A richly detailed historical novel from master storyteller Nicholas Christopher that "School Library Journal" calls A] lush tale of music, magic, and intrigue Nicolo Zen is all alone in 1700s Venice, save for his clarinet, which a mysterious magician had enchanted, allowing its first player to perform expertly. Soon Nicolo is a famous virtuoso, wealthy beyond his dreams, but he can t stop wondering if he earned the success himself or what might happen if the spell were removed. And throughout it all, he continues to think about the girl he met in Venice, what she might be doing and if she's safe from harm. With a guest appearance by composer Vivaldi, and brimming with fascinating period details, this is a compelling coming-of-age story full of universal themes and a love story that will conjure memories of Romeo and Juliet, perfect for teens who love stories set in other times, and a magician who dresses all in white and can be in two places at once. . . .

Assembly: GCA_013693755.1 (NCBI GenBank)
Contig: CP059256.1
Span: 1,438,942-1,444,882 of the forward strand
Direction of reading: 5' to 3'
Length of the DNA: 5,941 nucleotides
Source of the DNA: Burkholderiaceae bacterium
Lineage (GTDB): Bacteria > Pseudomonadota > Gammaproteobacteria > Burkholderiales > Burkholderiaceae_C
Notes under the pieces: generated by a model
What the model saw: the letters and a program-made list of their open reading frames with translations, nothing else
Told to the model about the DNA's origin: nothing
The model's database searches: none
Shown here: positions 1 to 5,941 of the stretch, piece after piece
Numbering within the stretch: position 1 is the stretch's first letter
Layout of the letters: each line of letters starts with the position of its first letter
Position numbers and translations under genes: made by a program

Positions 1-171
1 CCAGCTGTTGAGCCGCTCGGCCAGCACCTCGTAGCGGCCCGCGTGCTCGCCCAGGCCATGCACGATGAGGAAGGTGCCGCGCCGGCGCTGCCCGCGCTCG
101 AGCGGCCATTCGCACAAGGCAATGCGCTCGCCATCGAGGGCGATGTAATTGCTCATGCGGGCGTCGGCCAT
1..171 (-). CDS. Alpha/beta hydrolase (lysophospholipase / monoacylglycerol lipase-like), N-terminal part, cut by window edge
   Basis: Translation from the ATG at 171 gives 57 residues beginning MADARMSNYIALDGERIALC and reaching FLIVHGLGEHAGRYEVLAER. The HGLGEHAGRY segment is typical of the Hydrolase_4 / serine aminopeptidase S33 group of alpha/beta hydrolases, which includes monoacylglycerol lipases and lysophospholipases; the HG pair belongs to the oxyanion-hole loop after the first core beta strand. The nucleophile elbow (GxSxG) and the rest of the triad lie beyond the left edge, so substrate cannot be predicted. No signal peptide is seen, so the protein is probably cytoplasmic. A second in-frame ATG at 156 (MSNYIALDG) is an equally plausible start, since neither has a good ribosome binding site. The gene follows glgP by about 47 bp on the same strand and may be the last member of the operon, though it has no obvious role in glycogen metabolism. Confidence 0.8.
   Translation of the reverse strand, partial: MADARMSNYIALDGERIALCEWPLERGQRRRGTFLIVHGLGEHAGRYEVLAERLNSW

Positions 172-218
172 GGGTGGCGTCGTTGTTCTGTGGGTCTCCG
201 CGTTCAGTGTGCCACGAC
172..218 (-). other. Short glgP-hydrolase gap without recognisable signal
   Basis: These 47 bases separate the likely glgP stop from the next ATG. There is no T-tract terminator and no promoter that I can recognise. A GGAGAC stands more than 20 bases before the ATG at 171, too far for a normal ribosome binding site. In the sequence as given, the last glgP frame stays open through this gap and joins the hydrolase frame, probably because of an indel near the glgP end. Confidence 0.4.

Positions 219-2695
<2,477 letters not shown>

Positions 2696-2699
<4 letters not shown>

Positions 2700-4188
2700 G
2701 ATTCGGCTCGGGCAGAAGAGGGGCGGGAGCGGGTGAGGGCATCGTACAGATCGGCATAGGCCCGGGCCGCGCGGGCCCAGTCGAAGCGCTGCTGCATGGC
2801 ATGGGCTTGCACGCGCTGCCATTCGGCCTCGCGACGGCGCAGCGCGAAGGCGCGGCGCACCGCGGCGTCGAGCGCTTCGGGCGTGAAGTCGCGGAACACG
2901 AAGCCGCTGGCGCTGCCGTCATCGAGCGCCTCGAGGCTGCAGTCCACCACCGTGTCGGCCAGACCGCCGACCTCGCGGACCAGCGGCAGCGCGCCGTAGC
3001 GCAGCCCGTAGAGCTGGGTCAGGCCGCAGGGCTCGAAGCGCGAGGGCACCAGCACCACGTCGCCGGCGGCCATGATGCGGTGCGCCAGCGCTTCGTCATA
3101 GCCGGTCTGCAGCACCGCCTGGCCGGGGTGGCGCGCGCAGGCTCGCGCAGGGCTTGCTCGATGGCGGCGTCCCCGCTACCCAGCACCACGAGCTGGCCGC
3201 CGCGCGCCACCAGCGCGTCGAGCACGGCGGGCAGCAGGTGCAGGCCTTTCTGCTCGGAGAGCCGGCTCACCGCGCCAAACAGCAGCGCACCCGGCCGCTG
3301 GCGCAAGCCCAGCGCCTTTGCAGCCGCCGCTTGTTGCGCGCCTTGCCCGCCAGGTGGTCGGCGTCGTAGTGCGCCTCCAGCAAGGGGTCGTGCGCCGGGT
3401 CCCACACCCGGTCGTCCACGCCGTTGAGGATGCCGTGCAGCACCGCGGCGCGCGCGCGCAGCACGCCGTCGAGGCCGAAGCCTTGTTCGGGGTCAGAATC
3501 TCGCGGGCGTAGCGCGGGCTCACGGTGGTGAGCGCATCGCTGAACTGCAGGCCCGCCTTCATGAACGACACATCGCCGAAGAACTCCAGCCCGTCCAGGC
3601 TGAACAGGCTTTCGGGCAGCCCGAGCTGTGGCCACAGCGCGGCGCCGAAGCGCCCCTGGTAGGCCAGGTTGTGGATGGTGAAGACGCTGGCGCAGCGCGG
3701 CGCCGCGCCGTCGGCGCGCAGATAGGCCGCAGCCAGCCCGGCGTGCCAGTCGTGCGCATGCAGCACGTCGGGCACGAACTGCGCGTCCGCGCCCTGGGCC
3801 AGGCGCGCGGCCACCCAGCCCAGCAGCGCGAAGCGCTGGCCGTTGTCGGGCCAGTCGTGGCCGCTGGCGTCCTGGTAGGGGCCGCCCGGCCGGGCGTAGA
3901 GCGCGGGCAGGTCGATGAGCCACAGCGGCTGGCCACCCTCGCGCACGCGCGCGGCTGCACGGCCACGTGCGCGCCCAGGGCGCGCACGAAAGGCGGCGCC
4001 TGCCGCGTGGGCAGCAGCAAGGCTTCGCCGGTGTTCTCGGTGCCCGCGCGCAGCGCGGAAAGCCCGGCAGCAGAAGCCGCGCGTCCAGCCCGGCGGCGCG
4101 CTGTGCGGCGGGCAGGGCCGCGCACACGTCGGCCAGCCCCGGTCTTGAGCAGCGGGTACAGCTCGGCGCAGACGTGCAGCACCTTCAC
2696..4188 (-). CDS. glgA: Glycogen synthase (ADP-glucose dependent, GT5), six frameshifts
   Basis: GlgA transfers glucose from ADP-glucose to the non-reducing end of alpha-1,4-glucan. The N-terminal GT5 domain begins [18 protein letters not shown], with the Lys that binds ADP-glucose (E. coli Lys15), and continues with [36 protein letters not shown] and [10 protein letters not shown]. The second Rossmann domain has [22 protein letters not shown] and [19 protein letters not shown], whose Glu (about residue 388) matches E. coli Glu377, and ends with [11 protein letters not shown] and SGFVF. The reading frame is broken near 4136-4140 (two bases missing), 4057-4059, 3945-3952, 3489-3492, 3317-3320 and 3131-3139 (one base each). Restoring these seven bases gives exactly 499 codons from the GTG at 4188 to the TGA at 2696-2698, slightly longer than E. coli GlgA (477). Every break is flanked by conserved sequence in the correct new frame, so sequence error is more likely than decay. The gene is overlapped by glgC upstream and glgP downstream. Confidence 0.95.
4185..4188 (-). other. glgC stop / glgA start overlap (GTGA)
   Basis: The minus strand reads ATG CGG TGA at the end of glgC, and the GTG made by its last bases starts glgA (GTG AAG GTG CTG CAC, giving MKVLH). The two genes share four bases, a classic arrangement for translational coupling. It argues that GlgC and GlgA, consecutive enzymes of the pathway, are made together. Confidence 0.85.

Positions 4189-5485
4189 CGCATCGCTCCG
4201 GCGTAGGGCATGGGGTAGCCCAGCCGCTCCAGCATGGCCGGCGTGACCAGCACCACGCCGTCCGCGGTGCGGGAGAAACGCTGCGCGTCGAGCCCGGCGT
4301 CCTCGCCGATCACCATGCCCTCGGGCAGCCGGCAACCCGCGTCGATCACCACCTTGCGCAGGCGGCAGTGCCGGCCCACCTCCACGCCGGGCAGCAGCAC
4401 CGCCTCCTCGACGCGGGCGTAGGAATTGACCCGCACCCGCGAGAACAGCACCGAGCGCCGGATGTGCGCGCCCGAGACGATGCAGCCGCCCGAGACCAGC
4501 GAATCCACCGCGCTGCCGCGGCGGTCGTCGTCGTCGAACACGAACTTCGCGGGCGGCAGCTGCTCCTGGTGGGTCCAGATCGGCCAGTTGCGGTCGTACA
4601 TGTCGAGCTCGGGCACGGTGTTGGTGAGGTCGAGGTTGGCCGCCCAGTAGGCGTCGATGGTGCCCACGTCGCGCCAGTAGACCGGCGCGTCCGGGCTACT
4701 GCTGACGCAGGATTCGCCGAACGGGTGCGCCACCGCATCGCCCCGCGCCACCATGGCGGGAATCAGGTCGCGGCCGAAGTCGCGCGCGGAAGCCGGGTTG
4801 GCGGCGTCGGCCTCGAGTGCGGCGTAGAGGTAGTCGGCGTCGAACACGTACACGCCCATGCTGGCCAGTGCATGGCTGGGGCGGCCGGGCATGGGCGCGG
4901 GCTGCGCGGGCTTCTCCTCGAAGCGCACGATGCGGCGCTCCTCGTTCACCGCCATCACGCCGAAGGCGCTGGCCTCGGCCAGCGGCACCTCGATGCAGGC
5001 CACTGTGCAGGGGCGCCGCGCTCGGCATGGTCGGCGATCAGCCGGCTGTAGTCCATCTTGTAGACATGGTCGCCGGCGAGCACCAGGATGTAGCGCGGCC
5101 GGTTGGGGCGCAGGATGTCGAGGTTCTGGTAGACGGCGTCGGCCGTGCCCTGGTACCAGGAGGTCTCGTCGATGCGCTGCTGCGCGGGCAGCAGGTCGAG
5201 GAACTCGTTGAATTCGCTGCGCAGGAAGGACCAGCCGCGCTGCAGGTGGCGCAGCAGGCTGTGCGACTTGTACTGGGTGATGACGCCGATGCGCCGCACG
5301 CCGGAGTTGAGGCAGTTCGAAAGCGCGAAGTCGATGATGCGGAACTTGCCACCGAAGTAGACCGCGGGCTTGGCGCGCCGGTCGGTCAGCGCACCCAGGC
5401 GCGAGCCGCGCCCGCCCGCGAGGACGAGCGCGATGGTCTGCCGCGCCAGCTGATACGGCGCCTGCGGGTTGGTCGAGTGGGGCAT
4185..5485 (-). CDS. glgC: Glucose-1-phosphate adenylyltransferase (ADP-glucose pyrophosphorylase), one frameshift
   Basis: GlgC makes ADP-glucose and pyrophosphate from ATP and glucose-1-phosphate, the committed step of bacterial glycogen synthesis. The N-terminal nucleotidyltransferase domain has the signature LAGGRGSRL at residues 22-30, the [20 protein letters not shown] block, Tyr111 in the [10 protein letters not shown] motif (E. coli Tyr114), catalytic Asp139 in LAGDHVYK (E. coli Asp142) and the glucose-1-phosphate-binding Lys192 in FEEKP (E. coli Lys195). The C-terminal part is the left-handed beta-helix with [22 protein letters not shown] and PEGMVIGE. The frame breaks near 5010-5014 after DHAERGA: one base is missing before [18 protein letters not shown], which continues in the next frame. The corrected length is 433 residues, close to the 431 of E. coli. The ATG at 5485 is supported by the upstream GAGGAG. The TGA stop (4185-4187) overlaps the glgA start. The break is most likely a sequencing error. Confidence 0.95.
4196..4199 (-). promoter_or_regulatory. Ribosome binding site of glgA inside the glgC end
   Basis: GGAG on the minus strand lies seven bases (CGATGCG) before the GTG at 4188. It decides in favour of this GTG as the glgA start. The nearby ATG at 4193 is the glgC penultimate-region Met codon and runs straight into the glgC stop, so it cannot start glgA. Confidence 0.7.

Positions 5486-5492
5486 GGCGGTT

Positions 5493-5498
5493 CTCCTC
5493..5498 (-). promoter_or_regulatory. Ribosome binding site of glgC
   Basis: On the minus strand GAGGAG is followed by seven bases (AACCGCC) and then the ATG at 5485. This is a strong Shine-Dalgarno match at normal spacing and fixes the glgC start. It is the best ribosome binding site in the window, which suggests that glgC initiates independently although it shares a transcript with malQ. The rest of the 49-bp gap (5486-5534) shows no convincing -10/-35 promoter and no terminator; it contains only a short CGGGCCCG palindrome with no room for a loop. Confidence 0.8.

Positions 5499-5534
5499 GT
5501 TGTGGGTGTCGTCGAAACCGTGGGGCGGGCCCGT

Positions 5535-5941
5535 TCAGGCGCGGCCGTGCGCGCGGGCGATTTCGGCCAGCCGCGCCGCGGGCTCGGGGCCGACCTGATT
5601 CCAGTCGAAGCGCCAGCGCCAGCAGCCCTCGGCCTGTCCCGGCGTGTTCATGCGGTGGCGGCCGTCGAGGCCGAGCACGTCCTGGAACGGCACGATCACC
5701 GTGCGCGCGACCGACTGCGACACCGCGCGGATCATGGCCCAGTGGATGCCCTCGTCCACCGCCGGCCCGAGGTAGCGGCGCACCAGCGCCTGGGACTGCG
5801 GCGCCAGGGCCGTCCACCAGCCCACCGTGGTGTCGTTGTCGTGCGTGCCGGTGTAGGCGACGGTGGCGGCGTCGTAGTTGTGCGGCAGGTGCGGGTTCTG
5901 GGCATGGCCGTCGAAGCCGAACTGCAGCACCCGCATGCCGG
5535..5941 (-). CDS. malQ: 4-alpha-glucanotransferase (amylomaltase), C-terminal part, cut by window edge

About the Author
NICHOLAS CHRISTOPHER is the author of six previous adult novels: "Tiger Rag," "The Bestiary," "Franklin Flyer," "A Trip to the Stars," "Veronica," and "The Soloist"; eight books of poetry, most recently his new and selected poems, "Crossing the Equator"; and a book on film noir, "Somewhere in the Night." He is a professor in the Graduate School of Arts and Science at Columbia University and lives in New York City.
KIRKUS REVIEWS, November 1, 2013: "Accomplished poet and novelist Christopher delivers a debut for teens thickly woven with 18th-century Venetian intrigue and metaphysical magic . . .engrossed readers should gladly ride the plot’s twists and turns."
BOOKLIST, January 1, 2014: "Magical realism, accurate historical details regarding eighteenth century Europe and Vivaldi’s orphan orchestra, and richly detailed musical ephemera combine in a sprawling, poetic, sophisticated, and atmospheric novel."
SCHOOL LIBRARY JOURNAL, December 1, 2013: "[A] lush tale of music, magic, and intrigue . . .a good choice for those looking for a lush, challenging read."